Alex J. Taylor Receives Second Annual Terra Foundation for American Art International Essay Prize
Alex J. Taylor has been awarded the Smithsonian American Art Museum’s 2011 Terra Foundation for American Art International Essay Prize. Taylor’s winning essay “Unstable Motives: Propaganda, Politics and the Late Work of Alexander Calder” focuses on Calder’s late-career mobiles and stabiles, made from the 1950s until his death in 1976, and explores the contradictory ideologies that Calder’s abstraction could serve. The essay will be published in the Spring 2012 issue of the museum’s journal American Art (vol. 26, no. 1).
Taylor is the second winner of the $500 prize, which recognizes excellent research and writing by a scholar in the field of American art history based outside the United States. The annual award, established in 2009, supports essays that advance the understanding of historical American art and demonstrate new findings and original perspectives.
“I am grateful to the Terra Foundation for its continued support of excellence and scholarship and for its vision that encourages looking at American art from an international perspective,” said Elizabeth Broun, The Margaret and Terry Stent Director of the Smithsonian American Art Museum.
Each year, a four-member international review panel evaluates essays submitted for the prize following a call for papers. The 2011 reviewers are Michael Hatt, professor of art history at the University of Warwick in Britain; Ursula Frohne, professor of art history at the Universität zu Köln in Cologne, Germany; Eric de Chassey, director of the Académie de France à Rome, in Rome; and Rebecca Zurier, associate professor of the history of art and faculty associate in the program in American culture at the University of Michigan. The final decision is made from among the panel’s top-ranked candidates by American Art’s executive editor in consultation with its editorial board.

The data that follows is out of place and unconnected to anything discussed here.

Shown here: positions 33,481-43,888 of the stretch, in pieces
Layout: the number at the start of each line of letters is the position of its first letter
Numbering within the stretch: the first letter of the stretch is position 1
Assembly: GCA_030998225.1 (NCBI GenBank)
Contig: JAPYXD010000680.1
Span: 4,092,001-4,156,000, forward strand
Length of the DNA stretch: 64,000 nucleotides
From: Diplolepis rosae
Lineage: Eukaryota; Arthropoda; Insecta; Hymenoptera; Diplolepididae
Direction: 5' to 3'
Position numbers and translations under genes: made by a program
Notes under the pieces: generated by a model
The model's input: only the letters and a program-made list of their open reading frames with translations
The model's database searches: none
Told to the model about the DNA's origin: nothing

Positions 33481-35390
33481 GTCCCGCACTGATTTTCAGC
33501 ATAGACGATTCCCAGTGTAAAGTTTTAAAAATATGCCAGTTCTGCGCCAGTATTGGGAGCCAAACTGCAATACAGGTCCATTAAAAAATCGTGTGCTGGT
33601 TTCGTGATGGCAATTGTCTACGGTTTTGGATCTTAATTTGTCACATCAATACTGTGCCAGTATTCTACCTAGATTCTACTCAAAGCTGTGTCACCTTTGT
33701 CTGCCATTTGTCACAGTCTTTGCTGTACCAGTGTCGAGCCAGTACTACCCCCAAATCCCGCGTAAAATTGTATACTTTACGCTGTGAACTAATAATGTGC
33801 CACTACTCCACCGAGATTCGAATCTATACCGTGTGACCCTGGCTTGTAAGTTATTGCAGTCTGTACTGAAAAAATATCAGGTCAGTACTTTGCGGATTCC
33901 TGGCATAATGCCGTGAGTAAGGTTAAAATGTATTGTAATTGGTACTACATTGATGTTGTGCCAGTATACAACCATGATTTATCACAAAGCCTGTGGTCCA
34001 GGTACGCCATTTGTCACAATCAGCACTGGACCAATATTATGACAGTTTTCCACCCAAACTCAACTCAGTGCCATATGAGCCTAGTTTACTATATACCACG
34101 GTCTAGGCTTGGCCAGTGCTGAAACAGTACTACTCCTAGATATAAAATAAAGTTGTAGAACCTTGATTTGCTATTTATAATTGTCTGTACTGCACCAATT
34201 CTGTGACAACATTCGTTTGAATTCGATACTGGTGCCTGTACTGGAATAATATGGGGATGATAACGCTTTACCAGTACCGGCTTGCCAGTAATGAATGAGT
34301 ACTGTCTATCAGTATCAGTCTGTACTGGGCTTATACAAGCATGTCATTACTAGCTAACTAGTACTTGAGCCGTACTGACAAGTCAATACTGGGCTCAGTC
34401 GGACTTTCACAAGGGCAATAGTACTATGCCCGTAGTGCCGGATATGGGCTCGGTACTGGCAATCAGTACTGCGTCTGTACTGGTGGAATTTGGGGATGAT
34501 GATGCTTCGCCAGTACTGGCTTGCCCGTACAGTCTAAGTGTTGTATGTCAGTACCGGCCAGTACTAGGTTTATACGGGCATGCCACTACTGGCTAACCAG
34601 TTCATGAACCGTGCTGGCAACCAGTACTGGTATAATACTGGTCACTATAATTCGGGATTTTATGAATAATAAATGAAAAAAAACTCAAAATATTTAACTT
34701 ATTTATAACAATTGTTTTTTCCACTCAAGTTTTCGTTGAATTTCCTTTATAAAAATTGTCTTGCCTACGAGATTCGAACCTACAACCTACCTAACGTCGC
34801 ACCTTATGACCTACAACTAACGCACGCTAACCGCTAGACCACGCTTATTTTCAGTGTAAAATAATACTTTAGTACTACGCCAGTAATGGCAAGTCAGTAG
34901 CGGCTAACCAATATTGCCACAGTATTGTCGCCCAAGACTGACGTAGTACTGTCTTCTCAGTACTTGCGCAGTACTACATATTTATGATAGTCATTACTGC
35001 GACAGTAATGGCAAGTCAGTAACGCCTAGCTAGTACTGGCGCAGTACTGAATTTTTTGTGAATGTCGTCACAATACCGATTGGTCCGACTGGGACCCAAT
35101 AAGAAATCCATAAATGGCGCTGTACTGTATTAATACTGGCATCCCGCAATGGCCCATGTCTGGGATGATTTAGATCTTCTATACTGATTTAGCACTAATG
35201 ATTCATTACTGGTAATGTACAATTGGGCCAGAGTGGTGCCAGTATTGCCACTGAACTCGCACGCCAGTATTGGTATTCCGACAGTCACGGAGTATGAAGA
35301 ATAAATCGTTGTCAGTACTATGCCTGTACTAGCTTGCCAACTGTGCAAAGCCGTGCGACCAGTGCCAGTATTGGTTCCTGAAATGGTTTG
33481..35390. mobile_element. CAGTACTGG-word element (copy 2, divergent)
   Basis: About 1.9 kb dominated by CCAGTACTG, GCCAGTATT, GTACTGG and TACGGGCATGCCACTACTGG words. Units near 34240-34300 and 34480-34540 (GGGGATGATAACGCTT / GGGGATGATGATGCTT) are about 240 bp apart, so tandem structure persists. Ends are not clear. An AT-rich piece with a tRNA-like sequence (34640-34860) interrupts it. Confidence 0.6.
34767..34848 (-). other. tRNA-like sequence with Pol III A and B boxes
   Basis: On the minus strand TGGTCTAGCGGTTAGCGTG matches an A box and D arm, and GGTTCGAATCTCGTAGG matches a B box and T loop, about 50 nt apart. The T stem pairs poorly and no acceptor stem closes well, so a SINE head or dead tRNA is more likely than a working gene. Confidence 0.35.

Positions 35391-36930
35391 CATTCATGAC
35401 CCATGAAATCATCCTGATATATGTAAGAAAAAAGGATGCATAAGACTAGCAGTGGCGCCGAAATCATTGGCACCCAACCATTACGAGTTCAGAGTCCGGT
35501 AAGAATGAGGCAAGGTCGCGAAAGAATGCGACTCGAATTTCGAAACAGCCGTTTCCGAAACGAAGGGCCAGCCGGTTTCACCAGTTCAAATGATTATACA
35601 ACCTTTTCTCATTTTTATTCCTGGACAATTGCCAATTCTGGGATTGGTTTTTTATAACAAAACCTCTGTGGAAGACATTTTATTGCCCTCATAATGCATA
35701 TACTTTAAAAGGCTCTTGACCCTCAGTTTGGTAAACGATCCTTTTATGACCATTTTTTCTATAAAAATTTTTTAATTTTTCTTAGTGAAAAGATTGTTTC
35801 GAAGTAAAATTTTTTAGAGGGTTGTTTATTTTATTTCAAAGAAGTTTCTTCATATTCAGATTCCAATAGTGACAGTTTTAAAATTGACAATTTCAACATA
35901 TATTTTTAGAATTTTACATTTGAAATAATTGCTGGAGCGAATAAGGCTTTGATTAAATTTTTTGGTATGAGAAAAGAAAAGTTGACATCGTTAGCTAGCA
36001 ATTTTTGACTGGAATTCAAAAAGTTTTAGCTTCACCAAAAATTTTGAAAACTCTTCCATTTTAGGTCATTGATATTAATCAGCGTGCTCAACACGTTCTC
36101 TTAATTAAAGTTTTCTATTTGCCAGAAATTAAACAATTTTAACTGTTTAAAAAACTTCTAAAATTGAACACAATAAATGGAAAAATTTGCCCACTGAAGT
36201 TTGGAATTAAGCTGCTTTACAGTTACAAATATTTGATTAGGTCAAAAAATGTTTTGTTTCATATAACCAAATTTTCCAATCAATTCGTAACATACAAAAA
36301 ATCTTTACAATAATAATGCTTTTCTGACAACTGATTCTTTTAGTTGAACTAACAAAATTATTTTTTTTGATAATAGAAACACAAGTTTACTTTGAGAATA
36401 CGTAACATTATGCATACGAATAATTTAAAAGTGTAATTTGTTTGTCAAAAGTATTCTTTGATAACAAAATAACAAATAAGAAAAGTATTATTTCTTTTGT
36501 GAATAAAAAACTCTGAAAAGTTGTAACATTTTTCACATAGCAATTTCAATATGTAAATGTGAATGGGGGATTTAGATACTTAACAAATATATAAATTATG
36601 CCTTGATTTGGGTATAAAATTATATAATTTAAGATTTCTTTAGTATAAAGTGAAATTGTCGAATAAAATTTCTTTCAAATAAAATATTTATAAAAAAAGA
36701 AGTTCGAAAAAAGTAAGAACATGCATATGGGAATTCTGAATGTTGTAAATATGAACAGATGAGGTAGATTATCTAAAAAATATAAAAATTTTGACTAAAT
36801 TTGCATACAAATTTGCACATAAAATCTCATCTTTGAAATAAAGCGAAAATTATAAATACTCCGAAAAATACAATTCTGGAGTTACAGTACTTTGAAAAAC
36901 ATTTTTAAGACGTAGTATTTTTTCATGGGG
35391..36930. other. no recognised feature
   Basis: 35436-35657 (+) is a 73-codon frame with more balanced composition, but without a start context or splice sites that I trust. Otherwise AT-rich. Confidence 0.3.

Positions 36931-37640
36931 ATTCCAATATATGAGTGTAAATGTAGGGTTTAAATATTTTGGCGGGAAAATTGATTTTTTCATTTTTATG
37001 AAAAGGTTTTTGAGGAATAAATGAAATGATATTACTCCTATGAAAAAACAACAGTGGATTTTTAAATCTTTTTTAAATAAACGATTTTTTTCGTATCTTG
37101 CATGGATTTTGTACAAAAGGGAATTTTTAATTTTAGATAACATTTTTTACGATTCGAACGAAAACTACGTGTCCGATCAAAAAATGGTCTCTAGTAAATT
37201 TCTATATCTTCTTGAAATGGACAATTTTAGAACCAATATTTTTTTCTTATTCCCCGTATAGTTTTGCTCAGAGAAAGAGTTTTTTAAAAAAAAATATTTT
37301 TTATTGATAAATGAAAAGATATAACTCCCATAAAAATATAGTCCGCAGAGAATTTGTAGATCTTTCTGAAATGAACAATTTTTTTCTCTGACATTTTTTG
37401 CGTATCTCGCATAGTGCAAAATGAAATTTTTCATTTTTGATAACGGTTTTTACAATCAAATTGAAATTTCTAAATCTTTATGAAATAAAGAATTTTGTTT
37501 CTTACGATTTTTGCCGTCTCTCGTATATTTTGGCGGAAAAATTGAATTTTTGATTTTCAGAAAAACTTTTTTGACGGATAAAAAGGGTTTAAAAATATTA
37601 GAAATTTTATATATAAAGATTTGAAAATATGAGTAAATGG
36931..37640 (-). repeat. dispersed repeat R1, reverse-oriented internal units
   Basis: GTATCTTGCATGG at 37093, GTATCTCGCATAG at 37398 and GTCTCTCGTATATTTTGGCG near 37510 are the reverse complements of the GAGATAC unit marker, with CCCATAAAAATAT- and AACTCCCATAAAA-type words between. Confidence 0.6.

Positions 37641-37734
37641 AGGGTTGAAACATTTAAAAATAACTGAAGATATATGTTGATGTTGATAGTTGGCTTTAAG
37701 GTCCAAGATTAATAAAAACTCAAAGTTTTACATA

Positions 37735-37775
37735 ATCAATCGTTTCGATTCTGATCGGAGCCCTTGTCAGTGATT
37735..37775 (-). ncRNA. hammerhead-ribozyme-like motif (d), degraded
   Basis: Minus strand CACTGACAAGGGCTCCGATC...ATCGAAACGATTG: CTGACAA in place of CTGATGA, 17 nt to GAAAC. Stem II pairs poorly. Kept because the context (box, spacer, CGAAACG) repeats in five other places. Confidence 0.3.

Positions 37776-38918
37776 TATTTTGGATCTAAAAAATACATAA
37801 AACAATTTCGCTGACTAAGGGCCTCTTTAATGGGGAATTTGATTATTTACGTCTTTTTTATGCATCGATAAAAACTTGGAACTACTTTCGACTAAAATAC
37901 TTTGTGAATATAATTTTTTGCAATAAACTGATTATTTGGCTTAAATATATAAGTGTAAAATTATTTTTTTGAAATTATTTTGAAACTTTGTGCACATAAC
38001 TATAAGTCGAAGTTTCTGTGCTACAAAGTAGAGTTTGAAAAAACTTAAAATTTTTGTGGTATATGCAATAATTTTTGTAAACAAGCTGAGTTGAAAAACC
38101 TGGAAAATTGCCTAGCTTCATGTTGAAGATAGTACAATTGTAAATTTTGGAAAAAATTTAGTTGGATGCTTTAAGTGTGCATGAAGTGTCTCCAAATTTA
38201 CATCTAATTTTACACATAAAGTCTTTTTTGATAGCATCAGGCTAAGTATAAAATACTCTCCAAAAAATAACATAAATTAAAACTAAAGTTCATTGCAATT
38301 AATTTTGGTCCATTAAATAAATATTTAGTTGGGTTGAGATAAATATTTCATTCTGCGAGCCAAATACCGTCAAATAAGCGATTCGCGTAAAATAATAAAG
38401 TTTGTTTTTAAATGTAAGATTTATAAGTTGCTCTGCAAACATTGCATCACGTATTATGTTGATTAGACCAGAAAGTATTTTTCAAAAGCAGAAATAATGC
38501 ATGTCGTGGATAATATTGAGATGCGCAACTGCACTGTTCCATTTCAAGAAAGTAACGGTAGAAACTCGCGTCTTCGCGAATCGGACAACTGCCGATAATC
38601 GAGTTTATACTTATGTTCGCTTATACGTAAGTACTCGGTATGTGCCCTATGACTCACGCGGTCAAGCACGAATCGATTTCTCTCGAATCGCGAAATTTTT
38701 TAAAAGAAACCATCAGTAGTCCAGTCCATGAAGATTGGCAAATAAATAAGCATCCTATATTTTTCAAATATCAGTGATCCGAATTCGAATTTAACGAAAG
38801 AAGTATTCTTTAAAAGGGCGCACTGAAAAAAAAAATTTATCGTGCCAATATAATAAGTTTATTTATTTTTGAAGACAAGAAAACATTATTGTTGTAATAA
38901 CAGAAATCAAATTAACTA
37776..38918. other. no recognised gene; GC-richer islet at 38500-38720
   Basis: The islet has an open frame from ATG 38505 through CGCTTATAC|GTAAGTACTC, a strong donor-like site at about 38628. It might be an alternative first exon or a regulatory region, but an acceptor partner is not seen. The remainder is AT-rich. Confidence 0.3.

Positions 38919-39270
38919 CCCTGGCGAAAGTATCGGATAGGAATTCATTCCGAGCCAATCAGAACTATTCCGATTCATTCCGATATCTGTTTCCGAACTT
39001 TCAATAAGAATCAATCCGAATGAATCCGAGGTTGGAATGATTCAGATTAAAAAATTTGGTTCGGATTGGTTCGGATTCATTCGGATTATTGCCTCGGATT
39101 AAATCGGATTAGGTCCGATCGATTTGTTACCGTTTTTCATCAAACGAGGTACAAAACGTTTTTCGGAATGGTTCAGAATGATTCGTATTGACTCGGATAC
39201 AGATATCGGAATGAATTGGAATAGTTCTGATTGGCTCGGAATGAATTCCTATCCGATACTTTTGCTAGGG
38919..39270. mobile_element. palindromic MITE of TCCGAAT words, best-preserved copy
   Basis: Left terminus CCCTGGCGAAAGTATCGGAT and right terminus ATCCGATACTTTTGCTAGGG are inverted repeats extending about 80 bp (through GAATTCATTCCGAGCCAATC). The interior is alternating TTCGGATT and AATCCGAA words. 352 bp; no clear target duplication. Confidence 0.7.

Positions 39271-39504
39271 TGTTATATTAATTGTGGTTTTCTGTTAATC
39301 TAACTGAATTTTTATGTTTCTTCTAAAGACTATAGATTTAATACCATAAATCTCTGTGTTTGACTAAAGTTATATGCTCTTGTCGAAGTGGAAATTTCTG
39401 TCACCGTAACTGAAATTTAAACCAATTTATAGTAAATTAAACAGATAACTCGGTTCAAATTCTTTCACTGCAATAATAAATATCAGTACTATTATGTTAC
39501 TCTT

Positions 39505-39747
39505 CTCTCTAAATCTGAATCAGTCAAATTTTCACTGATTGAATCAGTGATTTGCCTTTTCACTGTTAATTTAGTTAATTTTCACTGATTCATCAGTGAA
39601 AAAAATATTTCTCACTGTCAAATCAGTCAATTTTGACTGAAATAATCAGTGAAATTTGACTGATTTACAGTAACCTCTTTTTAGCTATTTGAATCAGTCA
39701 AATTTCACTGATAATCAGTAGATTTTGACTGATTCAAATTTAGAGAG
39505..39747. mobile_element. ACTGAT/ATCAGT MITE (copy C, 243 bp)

Taylor, who is an Australian citizen, is a doctoral candidate at the University of Oxford. Taylor has published extensively on Australian art, including writing Perils of the Studio: Inside the Artistic Affairs of Bohemian Melbourne (Australian Scholarly Publishing in association with the State Library of Victoria, 2007) and contributing a chapter titled“Wolseley’s Lines” to Reframing Darwin: Evolution and Art in Australia (Miegunyah Press-Melbourne University Publishing2009).
The deadline for submissions for the 2012 prize is Jan. 15, 2012; additional information is online at americanart.si.edu/research/awards/terra/.
The museum’s research programs include fellowships for pre- and postdoctoral scholars, extensive photographic collections documenting American art and artists, and unparalleled art research databases. An active publications program of books, catalogs and the journal American Art complements the museum’s exhibitions and educational programs. Information about subscribing, purchasing single issues or submitting articles to American Art, which is published by the University of Chicago Press, is available at journals.uchicago.edu/AmArt.
The prize is supported by funding from the Terra Foundation for American Art. The Terra Foundation also supports fellowships at the museum for predoctoral, postdoctoral and senior scholars as well as the Terra Symposia on American Art in a Global Context.“‘Encuentros’: Artistic Exchange between the U.S. and Latin America,” the third of five in the series, will take place Oct. 5 and Oct. 6 in the museum’s McEvoy Auditorium.
About the Smithsonian American Art Museum
The Smithsonian American Art Museum celebrates the vision and creativity of Americans with artworks in all media spanning more than three centuries. Its main building is located at Eighth and F streets N.W. Museum hours are 11:30 a.m. to 7 p.m. daily, except Dec. 25. Admission is free. Follow the museum on Twitter, Facebook, Flickr, ArtBabble, iTunes and YouTube. Museum information (recorded): (202) 633-7970. Smithsonian Information: (202) 633-1000; (202) 633-5285 (TTY). Website: americanart.si.edu.
About the Terra Foundation for American Art
Established in 1978, the Terra Foundation for American Art is dedicated to fostering the exploration, understanding and enjoyment of the visual arts of the United States. With financial resources of more than $250 million, an exceptional collection of American art from the colonial era to 1945 and an expansive grant program, it is one of the leading foundations focused on American art and devotes approximately $12 million annually in support of American art exhibitions, projects and research worldwide. For more information visit the Terra Foundation website at terraamericanart.org.
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